The University takes a strong stance on safeguarding private information from unauthorized access and modification as well as protecting systems from denial of service attacks and unauthorized access.
If you feel you are a victim of computer crime, the Behrend Computer Center and Police Services has gathered some information to help you assess the nature of the crime and guide you toward the help you need. Please explore the contents of this page to determine which method is most appropriate for your situation.
If you are an on-campus student and have an item that has been stolen, such as a computer, printer, digital camera, software CD, or even research, contact Police Services. If you are at an off-campus location, contact your local law enforcement agency.
Here are some helpful tips to reduce your chance of being a victim of theft or to help identify and recover your property:
Incidents involving Internet or network access using your computer or without your permission, should be reported. If you are an on-campus resident or you access the Penn State network from off-campus, contact Police Services and/or contact Security Operations and Services at University Park (firstname.lastname@example.org or 814-863-9533). If you do not connect via the Penn State network, but through an Internet Service Provider (ISP), you should contact your local law enforcement agency as well as your ISP.
If someone has used your computer and has stolen or deleted files without your authorization, you should report the incident. On-campus students should report it to Police Services. Incidents that occur at an off-campus location should be reported to your local law enforcement agency.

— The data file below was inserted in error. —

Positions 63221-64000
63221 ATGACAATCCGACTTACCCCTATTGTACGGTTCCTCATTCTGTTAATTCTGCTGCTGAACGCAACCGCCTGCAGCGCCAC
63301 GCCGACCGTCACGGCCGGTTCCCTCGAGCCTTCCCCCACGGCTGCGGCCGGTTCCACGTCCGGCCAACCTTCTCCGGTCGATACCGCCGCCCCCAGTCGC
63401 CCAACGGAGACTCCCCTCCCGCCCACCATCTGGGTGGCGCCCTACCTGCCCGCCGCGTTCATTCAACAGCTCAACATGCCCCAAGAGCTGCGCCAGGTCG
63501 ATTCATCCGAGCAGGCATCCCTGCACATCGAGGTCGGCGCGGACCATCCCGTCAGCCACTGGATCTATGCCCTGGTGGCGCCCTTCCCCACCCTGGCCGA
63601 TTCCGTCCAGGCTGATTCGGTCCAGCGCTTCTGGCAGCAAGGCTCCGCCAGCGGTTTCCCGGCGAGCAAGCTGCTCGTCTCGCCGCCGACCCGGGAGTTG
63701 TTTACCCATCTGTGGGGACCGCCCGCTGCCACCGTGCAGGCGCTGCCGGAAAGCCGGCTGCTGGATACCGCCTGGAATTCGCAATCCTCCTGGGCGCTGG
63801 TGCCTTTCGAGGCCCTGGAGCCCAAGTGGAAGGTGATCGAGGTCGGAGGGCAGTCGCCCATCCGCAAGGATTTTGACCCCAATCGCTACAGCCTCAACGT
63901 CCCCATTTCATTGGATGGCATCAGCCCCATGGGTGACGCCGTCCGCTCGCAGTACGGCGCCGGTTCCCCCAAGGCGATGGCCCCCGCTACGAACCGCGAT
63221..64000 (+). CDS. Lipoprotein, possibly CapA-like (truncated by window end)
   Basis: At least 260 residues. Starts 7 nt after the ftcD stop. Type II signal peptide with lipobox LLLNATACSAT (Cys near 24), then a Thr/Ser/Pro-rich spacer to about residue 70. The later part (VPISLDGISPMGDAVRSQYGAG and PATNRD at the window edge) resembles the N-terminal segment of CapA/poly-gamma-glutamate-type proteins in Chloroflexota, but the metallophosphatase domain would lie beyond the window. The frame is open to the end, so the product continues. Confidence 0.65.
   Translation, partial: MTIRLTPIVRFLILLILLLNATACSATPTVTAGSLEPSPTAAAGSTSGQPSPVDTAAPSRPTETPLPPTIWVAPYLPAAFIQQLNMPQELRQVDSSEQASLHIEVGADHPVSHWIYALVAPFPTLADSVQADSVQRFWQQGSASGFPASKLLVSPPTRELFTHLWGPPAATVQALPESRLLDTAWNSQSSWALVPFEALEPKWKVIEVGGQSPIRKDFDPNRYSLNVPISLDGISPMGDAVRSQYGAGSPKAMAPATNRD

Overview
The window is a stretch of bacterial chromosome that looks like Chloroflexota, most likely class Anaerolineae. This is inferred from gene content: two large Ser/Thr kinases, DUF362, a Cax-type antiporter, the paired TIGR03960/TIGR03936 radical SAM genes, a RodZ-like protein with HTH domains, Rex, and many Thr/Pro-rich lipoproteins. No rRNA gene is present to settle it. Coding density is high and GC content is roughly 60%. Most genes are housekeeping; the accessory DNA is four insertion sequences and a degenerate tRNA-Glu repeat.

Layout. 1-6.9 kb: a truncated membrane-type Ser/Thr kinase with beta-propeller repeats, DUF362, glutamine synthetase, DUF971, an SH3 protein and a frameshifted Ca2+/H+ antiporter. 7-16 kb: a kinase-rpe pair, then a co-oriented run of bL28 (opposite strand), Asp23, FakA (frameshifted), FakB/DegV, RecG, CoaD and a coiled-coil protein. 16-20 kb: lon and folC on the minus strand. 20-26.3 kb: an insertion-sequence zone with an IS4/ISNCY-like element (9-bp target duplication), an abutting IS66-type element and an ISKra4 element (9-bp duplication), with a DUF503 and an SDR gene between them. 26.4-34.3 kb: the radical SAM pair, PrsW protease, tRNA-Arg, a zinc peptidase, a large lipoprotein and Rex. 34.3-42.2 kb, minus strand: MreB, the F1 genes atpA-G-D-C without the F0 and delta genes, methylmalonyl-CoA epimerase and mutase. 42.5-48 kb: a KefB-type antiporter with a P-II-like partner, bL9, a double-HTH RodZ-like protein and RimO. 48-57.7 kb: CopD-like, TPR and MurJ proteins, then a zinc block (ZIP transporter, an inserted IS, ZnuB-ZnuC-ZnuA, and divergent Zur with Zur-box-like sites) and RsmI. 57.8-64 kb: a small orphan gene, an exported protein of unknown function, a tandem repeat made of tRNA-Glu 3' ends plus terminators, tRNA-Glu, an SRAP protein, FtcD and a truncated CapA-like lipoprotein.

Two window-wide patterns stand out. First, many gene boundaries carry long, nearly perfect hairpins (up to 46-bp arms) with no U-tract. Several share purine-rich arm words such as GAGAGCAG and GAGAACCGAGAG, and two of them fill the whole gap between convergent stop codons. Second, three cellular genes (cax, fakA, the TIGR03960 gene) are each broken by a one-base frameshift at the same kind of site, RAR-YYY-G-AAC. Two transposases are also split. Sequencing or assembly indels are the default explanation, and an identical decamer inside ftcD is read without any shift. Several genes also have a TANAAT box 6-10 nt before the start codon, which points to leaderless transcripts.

Note: Do not call the Behrend Computer Center for assistance regarding unauthorized use of your computer. If their resources are required for an investigation, they will be contacted by Police Services, the Office of Security Operations and Services at University Park, or a local law enforcement agency.
Unfortunately, it is quite common for computer hackers to install software, viruses, and other malicious content on your PC without your consent. To help prevent this, be sure to install and run a reputable anti-virus program on your computer. (And don't forget to obtain automatic updates for it.) Faculty, staff, and students can obtain free anti-virus and spyware tools from the Penn State downloads web site.
Here are a few other hints:
If you need assistance with the removal of malicious software, resident students may contact the Computer Center's Residence Hall Network Technicians. Off-campus students can contact a Computer Center help desk. Faculty and staff should submit the Computer Center's IT Support Request Form to obtain assistance.